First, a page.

The first artificial object sent into space was the Soviet satellite Sputnik 1, which was launched in space in 1957, successfully orbited the Earth for months, and collected information on the density of the upper atmosphere and the ionosphere. The American probe Explorer 6, launched in 1959, was the first satellite to capture images of the Earth from space.

Robotic spacecraft conducting flybys also revealed considerable information about the planet’s atmospheres, geological and surface features. The first successful probe to fly by another planet was the Soviet Luna 1 probe, which sped past the Moon in 1959. The Mariner program resulted in multiple successful planetary flybys, consisting of the Mariner 2 mission past Venus in 1962, the Mariner 4 mission past Mars in 1965, and the Mariner 10 mission past Mercury in 1974.

By the 1970’s, probes were being dispatched to the outer planets as well, beginning with the Pioneer 10 mission which flew past Jupiter in 1973 and the Pioneer 11 visit to Saturn in 1979. The Voyager probes performed a grand tour of the outer planets following their launch in 1977, with both probes passing Jupiter in 1979 and Saturn in 1980-1981. Voyager 2 then went on to make close approaches to Uranus in 1986 and Neptune in 1989.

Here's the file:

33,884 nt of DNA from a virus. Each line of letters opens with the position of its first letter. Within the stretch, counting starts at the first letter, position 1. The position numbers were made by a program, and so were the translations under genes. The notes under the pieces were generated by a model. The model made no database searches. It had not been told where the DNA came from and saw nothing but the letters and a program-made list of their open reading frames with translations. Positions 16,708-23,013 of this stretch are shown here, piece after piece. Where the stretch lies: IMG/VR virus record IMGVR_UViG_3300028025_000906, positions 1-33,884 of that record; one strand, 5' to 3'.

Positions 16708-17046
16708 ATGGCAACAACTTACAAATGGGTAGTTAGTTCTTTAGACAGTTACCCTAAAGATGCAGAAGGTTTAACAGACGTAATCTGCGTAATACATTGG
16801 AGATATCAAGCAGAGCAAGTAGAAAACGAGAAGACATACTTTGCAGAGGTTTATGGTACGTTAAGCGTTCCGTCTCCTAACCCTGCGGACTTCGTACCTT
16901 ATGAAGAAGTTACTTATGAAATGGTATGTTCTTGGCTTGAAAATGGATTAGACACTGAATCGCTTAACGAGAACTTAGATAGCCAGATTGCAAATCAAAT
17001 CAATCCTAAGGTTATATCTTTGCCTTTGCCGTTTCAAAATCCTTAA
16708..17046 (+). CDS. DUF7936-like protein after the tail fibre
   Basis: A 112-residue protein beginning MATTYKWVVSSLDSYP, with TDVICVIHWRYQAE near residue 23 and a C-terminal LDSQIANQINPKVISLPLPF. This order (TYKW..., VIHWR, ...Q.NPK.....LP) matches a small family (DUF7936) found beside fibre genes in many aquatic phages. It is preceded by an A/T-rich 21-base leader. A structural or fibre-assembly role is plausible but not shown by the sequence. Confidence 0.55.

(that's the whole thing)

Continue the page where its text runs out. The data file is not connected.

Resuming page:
Launched on January 19th, 2006, the New Horizons probe is the first man-made spacecraft to explore the Kuiper Belt. This unmanned mission flew by Pluto in July 2015. Should it prove feasible, the mission will also be extended to observe a number of other Kuiper Belt Objects (KBOs) in the coming years.